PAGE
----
KCBS Cover Story: East Bay Elementary School Gets Back In The Music Swing
SAN PABLO (KCBS) – State budget cuts have robbed many low-income California students of the chance to take music classes.
But now, a pilot program from the California Symphony is bringing sweet sounds back to Downer Elementary School in San Pablo.
60 first graders at the school just got brand new cellos and violins and now, they’re learning to play, read and sing.
KCBS’ Doug Sovern Reports:
It’s all thanks to the Sound Minds program, provided by the California Symphony in Walnut Creek and embraced by grateful Downer Principal Marco Gonzales.
“Because of state funding cuts, the arts and music instruction in elementary schools was eliminated two years ago from our school,” he said.
The symphony’s executive director, Walter Collins, said the goal is to use music to raise academic performance.
“Music can be powerful as an academic predictor because it teaches kids discipline, it teaches kids self control, but it also teaches kids some fundamental principals about math and science and the physics involved of creating a sound,” said Collins.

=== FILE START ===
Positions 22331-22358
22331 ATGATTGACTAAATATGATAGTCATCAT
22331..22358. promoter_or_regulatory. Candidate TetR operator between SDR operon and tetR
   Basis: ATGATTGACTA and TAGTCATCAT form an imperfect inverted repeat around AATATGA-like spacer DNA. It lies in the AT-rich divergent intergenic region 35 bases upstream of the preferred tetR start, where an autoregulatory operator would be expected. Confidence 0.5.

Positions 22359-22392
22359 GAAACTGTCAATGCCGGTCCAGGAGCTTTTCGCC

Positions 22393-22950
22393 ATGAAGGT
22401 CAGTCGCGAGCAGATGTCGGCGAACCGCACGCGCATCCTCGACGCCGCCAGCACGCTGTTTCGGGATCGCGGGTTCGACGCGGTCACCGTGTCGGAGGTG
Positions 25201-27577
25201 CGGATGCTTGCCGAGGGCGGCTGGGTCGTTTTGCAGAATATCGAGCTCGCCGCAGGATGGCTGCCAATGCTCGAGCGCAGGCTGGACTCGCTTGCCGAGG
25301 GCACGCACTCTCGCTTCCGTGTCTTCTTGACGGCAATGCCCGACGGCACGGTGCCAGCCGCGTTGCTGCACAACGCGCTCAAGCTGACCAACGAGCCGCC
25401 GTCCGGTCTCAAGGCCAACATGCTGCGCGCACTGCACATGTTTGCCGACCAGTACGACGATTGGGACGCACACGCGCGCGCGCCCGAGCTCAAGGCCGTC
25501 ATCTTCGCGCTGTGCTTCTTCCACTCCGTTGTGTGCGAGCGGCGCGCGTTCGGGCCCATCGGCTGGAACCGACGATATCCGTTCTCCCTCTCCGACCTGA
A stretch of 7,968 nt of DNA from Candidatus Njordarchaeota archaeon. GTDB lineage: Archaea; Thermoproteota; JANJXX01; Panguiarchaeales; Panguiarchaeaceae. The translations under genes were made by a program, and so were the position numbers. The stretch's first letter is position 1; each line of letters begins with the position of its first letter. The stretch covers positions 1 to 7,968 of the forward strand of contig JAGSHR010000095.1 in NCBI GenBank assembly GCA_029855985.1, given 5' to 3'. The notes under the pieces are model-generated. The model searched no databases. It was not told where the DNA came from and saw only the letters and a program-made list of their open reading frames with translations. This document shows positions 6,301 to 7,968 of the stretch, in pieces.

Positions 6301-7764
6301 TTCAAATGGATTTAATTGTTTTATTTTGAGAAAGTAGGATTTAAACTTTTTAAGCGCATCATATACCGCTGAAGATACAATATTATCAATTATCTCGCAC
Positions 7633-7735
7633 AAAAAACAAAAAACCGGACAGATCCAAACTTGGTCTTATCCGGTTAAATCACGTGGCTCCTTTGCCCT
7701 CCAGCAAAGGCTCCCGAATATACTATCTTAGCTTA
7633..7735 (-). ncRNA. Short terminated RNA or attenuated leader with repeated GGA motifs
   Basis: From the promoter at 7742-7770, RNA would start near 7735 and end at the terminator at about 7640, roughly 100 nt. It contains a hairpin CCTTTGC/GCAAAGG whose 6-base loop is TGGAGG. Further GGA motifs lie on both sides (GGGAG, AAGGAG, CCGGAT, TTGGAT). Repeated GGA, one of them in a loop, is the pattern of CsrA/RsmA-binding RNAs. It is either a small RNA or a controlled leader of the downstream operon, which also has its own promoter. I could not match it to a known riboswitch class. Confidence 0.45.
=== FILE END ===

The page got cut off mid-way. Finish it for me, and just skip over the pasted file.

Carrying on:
The six-year-olds made their own cardboard instruments to learn the basics before graduating to real symphony instruments.
“Our vision is every first grader with an instrument,” said Collins. “So we’re starting small and then we’re looking at Richmond next year and then moving on and expanding in Contra Costa County. Ideally, our vision would be to have this be a Bay Area-wide program.”
Principal Gonzales hopes the Sound Minds program will help close the experience gap between the mostly low-income students at Downer and other California schoolchildren, who take the chance to learn and appreciate music for granted.
“Giving them the opportunity to make a choice, to be able to do that in our community is really a blessing and a really great opportunity,” said Gonzales.
The students switched out those cardboard instruments for the real ones, performing their first concert on Friday afternoon.
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